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“Ever since the death of legendary diva Cesária Évora in 2011, the world has been waiting for another Cape Verdean singer with her sublime poise and emotional power. We may have just found her in Lucibela”.
   —Banning Eyre, All Things Considered NPR.

Laço_Umbilical - Lucibela
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"Lucibela is a smile; a fresh breeze ruffling the bougainvillea blooms and wave tops".

The young Cabo-Verdean was born in 1986 on São Nicolau, one of the Barlavento islands – the ‘windward’ isles to the north of the Sahel archipelago. Now she has made her first album, Laço umbilical, the cord that links the singer to her land. Over its thirteen tracks,
Lucibela–the–voice–of–gold explores the issues involved: being a woman and a Cabo–Verdean, living far away and loving with sensuality and grace. The secret of Lucibela’s extraordinary vocal technique lies in her ability to explore the deep register of Brazil’s great sambistas while adding a thrilling vibrato.

Written by old masters such as Manuel de Novas and the generation that followed (Jorge Humberto, Betu and so on), the songs from the traditional repertoire that Lucibela champions span decades. Lucibela – like Elida Almeida who wrote two of the tracks – belongs to a new, uninhibited generation. The two young women take guitars, cavaquinho, saxophone, accordion and violin – all the musical cornucopia of the islands – and blend them in the civilizational cocktail shaker of tablet computers and television. Lucibela projects an intriguing intensity, moving from pure emotion to audacious gambles to firm opposition. Laço Umbilical’s arranger and musical director is the ingenious acrobat Toy Vieira, Cesária Évora’s associate, who has also worked with Lura.

Lucibela grew up on São Vicente, whose port Mindelo is famous for a number of reasons. The city was home to one of the first high schools in the Portuguese colonies. Amilcar Cabral studied there before he became the father of independence in 1975.

Lucibela’s mother was a widow with a state pension. Determined that her children would receive a good education, she moved to Mindelo and enrolled them at the school.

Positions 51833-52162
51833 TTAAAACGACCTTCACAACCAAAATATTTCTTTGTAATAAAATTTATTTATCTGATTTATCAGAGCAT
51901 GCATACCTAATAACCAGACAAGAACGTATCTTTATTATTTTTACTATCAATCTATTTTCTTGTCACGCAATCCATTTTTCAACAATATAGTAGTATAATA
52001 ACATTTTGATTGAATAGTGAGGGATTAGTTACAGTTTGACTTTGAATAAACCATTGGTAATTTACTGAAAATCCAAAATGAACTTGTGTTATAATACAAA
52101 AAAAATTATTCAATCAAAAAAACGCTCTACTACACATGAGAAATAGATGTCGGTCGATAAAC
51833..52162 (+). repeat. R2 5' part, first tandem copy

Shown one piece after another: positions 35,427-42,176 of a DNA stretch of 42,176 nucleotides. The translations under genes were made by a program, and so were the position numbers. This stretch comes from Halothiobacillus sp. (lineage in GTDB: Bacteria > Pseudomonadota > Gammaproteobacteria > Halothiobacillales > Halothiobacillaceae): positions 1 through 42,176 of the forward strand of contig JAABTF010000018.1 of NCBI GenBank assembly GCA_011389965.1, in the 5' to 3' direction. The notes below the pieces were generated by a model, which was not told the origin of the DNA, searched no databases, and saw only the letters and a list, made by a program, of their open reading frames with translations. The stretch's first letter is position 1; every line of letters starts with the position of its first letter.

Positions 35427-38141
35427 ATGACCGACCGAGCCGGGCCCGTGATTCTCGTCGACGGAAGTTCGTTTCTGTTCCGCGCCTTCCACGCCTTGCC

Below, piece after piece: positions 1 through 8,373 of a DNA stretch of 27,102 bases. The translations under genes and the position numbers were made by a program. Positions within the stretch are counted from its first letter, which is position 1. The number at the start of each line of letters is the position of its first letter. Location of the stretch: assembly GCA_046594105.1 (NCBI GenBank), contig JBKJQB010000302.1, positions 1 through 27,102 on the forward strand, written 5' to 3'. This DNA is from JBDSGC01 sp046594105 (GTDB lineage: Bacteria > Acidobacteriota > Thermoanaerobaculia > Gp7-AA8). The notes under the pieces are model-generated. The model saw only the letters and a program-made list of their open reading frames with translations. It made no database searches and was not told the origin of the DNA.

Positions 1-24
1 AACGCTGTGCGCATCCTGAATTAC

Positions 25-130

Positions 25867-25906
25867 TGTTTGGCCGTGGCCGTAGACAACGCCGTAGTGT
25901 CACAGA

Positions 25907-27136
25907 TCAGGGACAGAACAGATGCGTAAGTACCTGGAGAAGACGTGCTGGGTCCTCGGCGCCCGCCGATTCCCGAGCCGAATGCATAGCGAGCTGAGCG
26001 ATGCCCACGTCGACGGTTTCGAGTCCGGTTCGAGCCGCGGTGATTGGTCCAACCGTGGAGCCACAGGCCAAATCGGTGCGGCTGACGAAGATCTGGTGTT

Lucibela loves to sing and Mindelo is also a musical paradise thanks to the Brazilian, Cuban, British and Portuguese sailors who sowed the seeds of morna and coladera there. Those Creole fusion genres were introduced to the world by one of their most illustrious performers: Cesária Évora, a native of Mindelo.

Beneath Lucibela’s sweet, smiling exterior is a woman who has also experienced life’s hardships. That inevitable involvement of fate in art undoubtedly gifted the girl with her extremely feminine intuition. When she was in the last year of high school, her mother died and left the family destitute. To follow the dreams of her lost mother, Lucibela had to find a job that paid… and the teenager had a talent: singing. She adored bossa nova, of course, but also listened to Brazilian pop on the radio. So she formed a group with friends who, like her, preferred jazz and rock to traditional genres.
Lucibela shrewdly realized that she could earn a living by singing in the hotels and bars of Mindelo, frequented by tourists who wanted to hear local songs. So she began to cover Cesária Évora’s repertoire, beginning with Nutridinha, a joyous, beautifully crafted song about bad girls.
Lucibela joined the Mindel Som band and left for the island of Sal, where she re–energized the role of hotel singer, especially at the Morabeza. Then she was offered a contract to sing on the sand–dune island of Boa Vista. She remembers working hard and learning a lot about vocal technique, the repertoire and the secrets of winning over audiences.
In 2012, she went to live in her country’s capital, Praia, where she encountered Kaku Alves, Cesária Évora’s guitarist for nearly 15 years. Lucibela sang at the Quintal da Musica and took part in the television talent contests Talento Estrela and Estrela Pop, reaching the final.
Keen to spend more time with her family and daughter, she recently moved to Lisbon.

Lucibela explains that to go on learning and not lose her touch, and because singing is a sharing, candid, face–to–face experience, she still performs in the squares and streets. When she mentions that, a blissful smile gently lights up her face.

—Biography written by Véronique Mortaigne.


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